After Martin left prison, his wife and him started a program called Foresight For-Givers to provide men on parole housing and food at no cost.
Housing is a huge block for returning citizens who often can’t qualify for housing assistance, are blocked from rentals and can’t live with family in public housing due to their criminal records.
The documentary has “a lot of layers” she said. “[The story] will be leaning heavily on the mystery of why Martin committed this crime. We'll also get to see the impact that he's had in the prison and hear from men whose lives he changed and then focus now on the impact that he's having outside of prison walls,” Shirley said.
Martin is a “remarkable” man who enrolled his parole officer to become the director of operations for Foresight. “I mean, this is how powerful this man is,” Shirley said. “That shows how dynamic and how moving of a man he is.”
“He is a story that just speaks to second chance and possibility and redemption,” Shirley says.
“So often us, as a society no matter what the crime is when people get sent away, we write them off. Martin is completely opposite. He did a horrible thing. And to this day, he hates that he did that thing. I think he's still in a space of trying to forgive himself after all these years, over two decades. But he's a person like everybody.”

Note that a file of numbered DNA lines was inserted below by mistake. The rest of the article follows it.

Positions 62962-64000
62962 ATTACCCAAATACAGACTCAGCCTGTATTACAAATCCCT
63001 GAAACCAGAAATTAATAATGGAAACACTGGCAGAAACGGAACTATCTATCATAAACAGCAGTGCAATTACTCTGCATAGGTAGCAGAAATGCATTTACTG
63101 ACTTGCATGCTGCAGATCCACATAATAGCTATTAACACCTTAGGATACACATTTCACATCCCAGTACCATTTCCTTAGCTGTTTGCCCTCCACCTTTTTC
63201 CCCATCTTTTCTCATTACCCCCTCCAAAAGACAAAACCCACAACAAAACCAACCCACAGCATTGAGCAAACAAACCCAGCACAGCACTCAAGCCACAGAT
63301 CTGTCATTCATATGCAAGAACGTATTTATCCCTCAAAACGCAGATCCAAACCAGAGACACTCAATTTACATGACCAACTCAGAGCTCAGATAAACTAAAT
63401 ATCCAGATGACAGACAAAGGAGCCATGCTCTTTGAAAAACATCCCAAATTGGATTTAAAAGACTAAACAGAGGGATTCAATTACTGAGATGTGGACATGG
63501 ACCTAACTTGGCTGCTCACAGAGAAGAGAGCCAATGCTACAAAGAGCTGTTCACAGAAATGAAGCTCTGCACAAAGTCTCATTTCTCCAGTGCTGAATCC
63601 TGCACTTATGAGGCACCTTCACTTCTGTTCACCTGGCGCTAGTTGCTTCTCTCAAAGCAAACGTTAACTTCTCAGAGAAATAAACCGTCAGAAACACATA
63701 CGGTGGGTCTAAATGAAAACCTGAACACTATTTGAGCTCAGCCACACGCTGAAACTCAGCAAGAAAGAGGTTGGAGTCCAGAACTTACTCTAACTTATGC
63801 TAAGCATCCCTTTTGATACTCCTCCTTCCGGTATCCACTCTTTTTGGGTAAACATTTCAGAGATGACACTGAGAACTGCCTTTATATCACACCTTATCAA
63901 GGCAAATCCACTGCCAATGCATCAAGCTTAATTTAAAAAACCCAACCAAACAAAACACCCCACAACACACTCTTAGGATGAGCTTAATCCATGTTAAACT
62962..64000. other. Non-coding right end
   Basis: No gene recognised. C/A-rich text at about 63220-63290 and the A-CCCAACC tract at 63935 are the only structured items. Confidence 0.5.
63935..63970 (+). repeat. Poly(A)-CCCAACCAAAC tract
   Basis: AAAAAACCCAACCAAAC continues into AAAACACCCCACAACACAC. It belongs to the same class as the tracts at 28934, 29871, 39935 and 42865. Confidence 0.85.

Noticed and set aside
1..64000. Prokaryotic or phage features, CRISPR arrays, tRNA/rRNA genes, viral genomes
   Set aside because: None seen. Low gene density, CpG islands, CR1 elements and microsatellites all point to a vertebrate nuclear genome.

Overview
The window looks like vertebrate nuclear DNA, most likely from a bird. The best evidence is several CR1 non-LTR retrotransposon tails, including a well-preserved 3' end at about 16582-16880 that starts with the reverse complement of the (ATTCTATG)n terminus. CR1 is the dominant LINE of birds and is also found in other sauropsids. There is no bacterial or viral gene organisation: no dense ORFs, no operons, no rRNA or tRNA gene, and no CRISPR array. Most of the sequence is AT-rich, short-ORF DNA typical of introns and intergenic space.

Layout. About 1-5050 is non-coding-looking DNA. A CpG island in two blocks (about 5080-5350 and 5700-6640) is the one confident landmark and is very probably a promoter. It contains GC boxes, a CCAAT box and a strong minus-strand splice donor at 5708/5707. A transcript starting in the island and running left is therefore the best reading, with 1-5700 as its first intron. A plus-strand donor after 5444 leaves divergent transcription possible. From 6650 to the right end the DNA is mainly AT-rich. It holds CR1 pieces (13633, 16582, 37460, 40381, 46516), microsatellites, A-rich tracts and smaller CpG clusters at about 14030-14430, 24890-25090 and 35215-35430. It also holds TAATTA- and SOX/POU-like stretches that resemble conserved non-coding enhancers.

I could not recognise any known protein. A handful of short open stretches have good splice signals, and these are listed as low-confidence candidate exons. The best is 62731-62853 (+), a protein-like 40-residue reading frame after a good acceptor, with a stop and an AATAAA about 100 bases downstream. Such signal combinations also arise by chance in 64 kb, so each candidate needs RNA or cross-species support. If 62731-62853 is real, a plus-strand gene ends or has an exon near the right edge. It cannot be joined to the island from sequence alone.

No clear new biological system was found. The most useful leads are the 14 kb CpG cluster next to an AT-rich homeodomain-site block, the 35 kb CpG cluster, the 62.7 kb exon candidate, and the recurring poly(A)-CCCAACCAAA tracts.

“I've committed crimes. I just haven't gotten caught. Like you, me, so many of us commit crimes, commit wrongdoing and, you know, a lot of us don't get caught. He got caught.”
How does this story speak to the bigger criminal justice world?
“The system is really designed to support these ex felons return back to prison. So in Indiana itself, when you get out, you can't go to an apartment. Like, even if it's your mom's apartment or your brother's apartment, you have to go to a home. So you have to go to a place where someone owns a home.
So then these men, when they come out of prison, especially those that are there for long term, usually these are not first time offenders. They're probably not first time offenders within their family or friends dynamic. So they probably have burned bridges. People don't want anything to do with them. So their chances of having a place to return, the pool of people gets slimmer and slimmer and slimmer. So then you have people already don't want me around.
And then for those that do want me around, they then have to be in a bucket of they have to be homeowners. A lot of these are Black men. A lot of Black folks, especially in these urban communities, don't own homes. So then it starts to get more complicated. So many of Martin's men have violated parole simply because they did not have a home to go to. So then they're thrown back into the system, not because they committed a crime, not because of wrongdoing, simply because they didn't have a home.